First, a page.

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Girl Scout badges are insignia Girl Scouts earn and display on their uniforms to demonstrate their mastery of a given topic, which in the case of cyber security includes being able to apply their knowledge under the guidance of mentors.
The knowledge and application requirements for the badges are under development, and the first of these badges are expected to be awarded in September 2018.
The introduction of the badges, she said, means that Girls Scouts of all ages will be able to explore opportunities in science, technology, engineering and mathematics (Stem), while developing problem-solving and leadership skills.
Acevedo, who has a graduate engineering degree and has worked as a rocket scientist in the jet propulsion labs at Nasa, said the Girl Scouts has always focused on Stem subjects.
“When I was a young girl scout I got my interest in science and maths from earning those badges,” she said, adding that 90% of all female astronauts who have been in space were Girl Scouts, and 80% of female leaders in Silicon Valley were Girl Scouts.
“So we know how to create that Stem pipeline, and in the past two years we have had more than 1.8 million hands-on science activities, with computer science and cyber security being the top two things that Girl Scouts wanted to learn more about,” said Acevedo.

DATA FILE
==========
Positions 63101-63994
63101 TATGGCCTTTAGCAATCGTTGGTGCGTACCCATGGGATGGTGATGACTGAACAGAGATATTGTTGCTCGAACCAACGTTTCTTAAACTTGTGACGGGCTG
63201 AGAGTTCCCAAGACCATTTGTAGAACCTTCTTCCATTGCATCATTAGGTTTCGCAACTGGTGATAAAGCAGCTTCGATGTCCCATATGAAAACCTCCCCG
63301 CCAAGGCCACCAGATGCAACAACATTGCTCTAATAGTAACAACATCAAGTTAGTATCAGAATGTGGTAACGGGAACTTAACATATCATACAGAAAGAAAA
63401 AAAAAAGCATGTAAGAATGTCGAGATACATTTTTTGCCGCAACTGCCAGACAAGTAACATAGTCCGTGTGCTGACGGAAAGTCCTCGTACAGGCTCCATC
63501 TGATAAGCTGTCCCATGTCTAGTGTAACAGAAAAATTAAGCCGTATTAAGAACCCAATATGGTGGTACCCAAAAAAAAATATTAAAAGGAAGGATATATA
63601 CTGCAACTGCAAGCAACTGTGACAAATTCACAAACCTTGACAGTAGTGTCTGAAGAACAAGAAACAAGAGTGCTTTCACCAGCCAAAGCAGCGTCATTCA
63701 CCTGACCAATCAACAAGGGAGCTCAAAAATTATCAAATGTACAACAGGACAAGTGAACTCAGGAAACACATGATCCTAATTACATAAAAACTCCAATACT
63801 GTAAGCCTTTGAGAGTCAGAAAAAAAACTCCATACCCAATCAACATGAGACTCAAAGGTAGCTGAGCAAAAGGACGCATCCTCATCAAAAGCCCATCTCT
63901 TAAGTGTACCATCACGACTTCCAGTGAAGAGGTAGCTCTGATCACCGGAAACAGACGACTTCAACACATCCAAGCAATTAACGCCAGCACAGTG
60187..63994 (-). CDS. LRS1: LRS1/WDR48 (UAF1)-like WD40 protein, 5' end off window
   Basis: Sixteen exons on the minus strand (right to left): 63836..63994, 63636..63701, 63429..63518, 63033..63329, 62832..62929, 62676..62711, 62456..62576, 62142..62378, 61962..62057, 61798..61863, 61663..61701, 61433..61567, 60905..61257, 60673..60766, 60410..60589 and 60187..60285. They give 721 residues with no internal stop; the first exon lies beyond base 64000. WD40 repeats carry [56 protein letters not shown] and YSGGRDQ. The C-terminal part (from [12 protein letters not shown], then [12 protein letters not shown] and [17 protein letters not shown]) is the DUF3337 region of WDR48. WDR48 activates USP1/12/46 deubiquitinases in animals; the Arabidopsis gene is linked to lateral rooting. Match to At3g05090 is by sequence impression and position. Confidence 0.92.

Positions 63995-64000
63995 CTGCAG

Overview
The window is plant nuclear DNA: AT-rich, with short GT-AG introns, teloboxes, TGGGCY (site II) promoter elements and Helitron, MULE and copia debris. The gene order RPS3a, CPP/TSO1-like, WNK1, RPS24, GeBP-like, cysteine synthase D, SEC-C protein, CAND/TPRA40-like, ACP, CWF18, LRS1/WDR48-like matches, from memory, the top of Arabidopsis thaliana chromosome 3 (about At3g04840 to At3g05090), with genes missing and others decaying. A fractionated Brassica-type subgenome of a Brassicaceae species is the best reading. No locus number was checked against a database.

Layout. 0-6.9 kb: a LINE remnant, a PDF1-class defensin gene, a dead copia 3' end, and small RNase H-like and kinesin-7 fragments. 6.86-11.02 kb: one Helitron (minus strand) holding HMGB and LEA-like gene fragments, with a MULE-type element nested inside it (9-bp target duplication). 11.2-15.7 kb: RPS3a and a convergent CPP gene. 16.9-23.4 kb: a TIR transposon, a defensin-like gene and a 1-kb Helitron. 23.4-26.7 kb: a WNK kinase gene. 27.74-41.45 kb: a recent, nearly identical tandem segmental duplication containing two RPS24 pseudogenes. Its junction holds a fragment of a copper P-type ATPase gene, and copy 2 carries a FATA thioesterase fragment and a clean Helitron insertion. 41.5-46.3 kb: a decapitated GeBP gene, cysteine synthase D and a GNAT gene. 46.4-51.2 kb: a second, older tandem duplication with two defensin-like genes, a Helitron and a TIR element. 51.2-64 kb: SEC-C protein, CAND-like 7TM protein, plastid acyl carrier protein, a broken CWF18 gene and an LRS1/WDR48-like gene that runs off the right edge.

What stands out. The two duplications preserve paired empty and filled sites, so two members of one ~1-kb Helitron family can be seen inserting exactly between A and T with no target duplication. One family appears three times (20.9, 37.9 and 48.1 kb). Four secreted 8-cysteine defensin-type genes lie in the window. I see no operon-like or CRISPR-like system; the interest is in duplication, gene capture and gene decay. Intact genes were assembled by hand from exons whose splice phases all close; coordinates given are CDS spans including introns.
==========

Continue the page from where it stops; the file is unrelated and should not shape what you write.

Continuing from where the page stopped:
According to the latest cyber security jobs report by Cybersecurity Ventures, the worldwide deficit of qualified cyber security professionals will reach 3.5 million by 2021, and the latest Global information security workforce study by (ISC)² shows that women hold just 11% of cyber security jobs globally.
In addition, research by the Computing Technology Industry Association (CompTIA) shows that 69% of women who have not pursued careers in information technology attribute their choice to not knowing what opportunities are available to them.
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- The information security profession has reached an inflection point and is poised for growth, according to Adrian Davis, managing director for Europe, Middle East and Africa at (ISC)2.
“If you look around this room, there is not a lot of diversity in this crowd,” said Mark Anderson, president of Palto Alto Networks. “Being the father of two daughters, we can do a lot more to help diversity in the cyber security profession.”
Acevedo said GSUSA sees the need for more women to be in the field of cyber security, and the partnership with Palo Alto Networks is “vital” for the industry.
The partnership between Palo Alto Networks and GSUSA is aimed at introducing cyber security education to millions of girls across the US to increase their interest and instill valuable skillset, starting with girls as young as five years old and continuing all through high school.
The GSUSA said the new badges will deepen the existing commitment that the organisation has made to Stem subjects through its “fun with purpose” K-12 curriculum aimed at inspiring girls to embrace and celebrate scientific discovery.
“At Girl Scouts of the USA, we recognise that in our increasingly tech-driven world, future generations must possess the skills to navigate the complexities and inherent challenges of the cyber realm,” said Acevedo.
“We look to empower our girls to address this reality through the launch of our national cyber security badge initiative, and our partnership with Palo Alto Networks makes a natural fit for our efforts.
“It is our hope that this collaboration will serve to cultivate our troops’ budding interest in cyber security by providing access to invaluable knowledge that may not otherwise be available to girls in many communities across the US,” she said.